I like the idea of being your own personal librarian. Information flows around us. The silent and invisible nature of these rivers of information mean they are easily missed. Software ate the world and sent everything online, so I believe It’s a sign of maturity to handle your information online and that this covers everything from social media, to pay tv to paying your taxes.
This problem is new in its scope and digital nature, but there is an arc leading from the Gutenberg press. When a book used to cost as much as a small house, people started sharing them. Then public libraries were born to share the expensive books to the wider public and for years librarians have been the guides, sherpas, educators helping us navigate the reams of data available.
Nowadays the information is cheap. We each generate libraries worth of information in a single day, and it’s all connected. I think we need to gather some librarian skills to handle this revolution.
I have a growing family. It also happens to be growing in the middle of a revolution. As phone carrying members of the digital revolution, the information we generate each and every day is becoming a problem. Before the digital age, there was not much to worry about. Even the most prolific writer, businessman, operator could only create so much hard copy. The files containing our inner most secrets could only get so big before storage and weight became an issue. Now though, the information we gather on purpose, by mistake and through third parties multiplies each day. And it’s all kept on some drive or server somewhere. Privacy is dead, but there is a lot of value and power in consolidating and managing this sprawl to maintain sanity, manage risk, and coordinate your…well….life!
Perhaps step one is to define what is being generated, exactly. This is probably impossible to detail completely, but a good list might cover ~90% of the problem like a good wetsuit covers 90% of the body. Here is where I would start:
Look at the hardware in your life – This includes all PC’s, laptops, phones, watches, TV’s, gaming consoles, and other smart devices.
What property do you own which could generate information (cars and speeding fines, for example)
Look at the software in your life – This includes email accounts, social media accounts, app subscriptions, password management, browsers you use, tracking and privacy settings.
Look at your financial/work situation – credit cards, bank accounts, trading accounts, tax responsibilities, insurance premiums, salaries coming in, work projects, monthly expenses.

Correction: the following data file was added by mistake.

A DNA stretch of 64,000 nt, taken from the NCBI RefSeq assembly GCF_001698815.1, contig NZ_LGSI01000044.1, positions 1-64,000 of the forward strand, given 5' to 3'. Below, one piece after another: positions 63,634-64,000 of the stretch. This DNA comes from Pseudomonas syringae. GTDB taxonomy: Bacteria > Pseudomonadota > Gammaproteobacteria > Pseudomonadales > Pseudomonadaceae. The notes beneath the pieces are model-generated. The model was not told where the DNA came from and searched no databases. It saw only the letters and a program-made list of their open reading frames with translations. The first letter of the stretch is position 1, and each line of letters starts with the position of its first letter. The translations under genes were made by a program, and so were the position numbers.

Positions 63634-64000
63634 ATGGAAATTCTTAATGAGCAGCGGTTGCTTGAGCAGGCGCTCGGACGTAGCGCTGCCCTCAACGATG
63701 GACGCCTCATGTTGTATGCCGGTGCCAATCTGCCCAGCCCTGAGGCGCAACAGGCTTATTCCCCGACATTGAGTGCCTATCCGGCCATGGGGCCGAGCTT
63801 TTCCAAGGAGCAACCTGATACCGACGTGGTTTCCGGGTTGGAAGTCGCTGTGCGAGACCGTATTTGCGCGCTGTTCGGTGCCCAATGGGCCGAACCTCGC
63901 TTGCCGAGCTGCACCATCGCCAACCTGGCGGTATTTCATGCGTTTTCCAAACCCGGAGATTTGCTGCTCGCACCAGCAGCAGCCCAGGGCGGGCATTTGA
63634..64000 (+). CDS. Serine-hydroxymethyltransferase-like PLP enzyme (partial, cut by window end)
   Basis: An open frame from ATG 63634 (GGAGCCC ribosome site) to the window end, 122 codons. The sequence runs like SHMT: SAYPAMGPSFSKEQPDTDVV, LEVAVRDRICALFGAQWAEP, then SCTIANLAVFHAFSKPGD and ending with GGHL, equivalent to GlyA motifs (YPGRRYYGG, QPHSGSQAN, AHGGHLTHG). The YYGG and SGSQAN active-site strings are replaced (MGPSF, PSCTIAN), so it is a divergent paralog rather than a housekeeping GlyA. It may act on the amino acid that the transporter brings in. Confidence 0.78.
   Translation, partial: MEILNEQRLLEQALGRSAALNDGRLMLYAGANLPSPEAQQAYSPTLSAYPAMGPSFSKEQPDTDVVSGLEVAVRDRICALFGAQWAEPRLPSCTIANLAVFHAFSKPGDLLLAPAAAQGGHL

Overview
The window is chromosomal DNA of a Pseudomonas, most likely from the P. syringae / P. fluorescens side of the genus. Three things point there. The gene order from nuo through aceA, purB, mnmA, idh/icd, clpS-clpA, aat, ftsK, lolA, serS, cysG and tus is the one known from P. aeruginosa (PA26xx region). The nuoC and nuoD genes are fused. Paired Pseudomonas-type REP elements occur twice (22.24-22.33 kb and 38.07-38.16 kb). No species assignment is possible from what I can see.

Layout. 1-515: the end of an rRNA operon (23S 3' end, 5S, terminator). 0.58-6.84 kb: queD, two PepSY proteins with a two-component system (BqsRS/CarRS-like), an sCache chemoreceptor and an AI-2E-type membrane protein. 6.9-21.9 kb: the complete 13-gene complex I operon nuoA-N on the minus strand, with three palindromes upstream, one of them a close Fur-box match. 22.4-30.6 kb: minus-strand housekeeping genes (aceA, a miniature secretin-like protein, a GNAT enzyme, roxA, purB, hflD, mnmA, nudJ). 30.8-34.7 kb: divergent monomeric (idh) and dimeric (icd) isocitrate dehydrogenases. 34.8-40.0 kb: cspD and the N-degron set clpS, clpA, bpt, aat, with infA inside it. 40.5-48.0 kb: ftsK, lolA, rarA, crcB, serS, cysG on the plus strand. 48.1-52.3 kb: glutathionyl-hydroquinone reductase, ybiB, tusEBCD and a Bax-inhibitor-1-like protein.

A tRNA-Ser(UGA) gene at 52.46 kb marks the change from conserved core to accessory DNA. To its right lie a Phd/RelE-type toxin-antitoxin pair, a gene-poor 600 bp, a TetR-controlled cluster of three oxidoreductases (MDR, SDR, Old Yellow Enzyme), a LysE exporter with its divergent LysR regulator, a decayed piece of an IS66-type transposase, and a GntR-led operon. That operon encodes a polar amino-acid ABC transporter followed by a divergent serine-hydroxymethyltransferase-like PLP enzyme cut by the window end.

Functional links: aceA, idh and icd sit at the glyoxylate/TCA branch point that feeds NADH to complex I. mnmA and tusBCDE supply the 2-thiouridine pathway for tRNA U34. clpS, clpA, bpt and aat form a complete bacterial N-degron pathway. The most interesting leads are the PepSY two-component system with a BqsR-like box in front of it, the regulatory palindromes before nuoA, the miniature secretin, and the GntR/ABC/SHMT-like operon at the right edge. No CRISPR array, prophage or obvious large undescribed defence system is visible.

Look at your healthcare situation – memberships, premiums, chronic illnesses, children related health information, rewards programs.
If we manage to gather this list of ‘info generating stuff’ then we can work on each of the sections individually. Sound good? Good.
This is probably time consuming at first, but it is also probably very useful. Like tidying your bedroom, i think it will have obvious elements (listing your cellphones would be like the duvet on the floor which goes back on the bed) and then more detailed, less obvious stuff (delving into the direct debits from your bank account, or the points available on rewards schemes is a bit like pulling the bed from the wall and vacuuming up the dirt on the floor which is usually unseen).
Like a nuclear chain reaction (terrible Keanu Reaves movie btw!) each of these sections can probably lead down its own information rabbit hole. Just start thinking about your online passwords for example!
This concept is a work in progress – I think the trick is to make a start and treat it as a process.
I’ve had to buy a new iPhone. The old one died in a fit of convulsions. Dead battery, slow performance and broken screen – after four years it all seems to happen at once.
In setting up the new Beast, I’ve become interested in the layout and settings on my phone. In particular I’m concerned about how the default settings on an iPhone drive certain behaviours. Notifications, constant sharing of information and confinement to the Apple ecosystem are all worth considering, I feel.
“Exhaustive” is the word I’d use for the article, but I also found it fascinating. It has resulted in the below home screen for my phone which I am liking very much.
These phones are running our lives more and more. From work to social interactions. As Ben Evans says, The smartphone is the Sun in our digital solar system. Everything else revolves around the phone. This being the case, it’s worth thinking about how we set up the phone and interact with it.
I’m very easily hooked into social media Buti am trying to set up the phone to make it easier to drive more productive and healthier habits than scrolling Instagram, Twitter or WhatsApp all day.
It is often the big events which give new impetus to a project or a lagging goal.
I was busy before the pandemic and now I have a very busy life. So far COVID 19 related lockdown has been a blur of work, babysitting, house cleaning, logistics. I know I am not alone and many people have even more to do than me. I also know some people are going through this lockdown with no work and no children to worry over. I wonder what that’s like??…..But I digress.
Impetus itself is a mid 17th century word from Latin. It comes from impetere ‘assail’, from in- ‘towards’ + petere ‘seek’. This suggests a searching and overcoming of obstacles. Impetus is often an externally generated thing in my life. I wish it was more internally driven.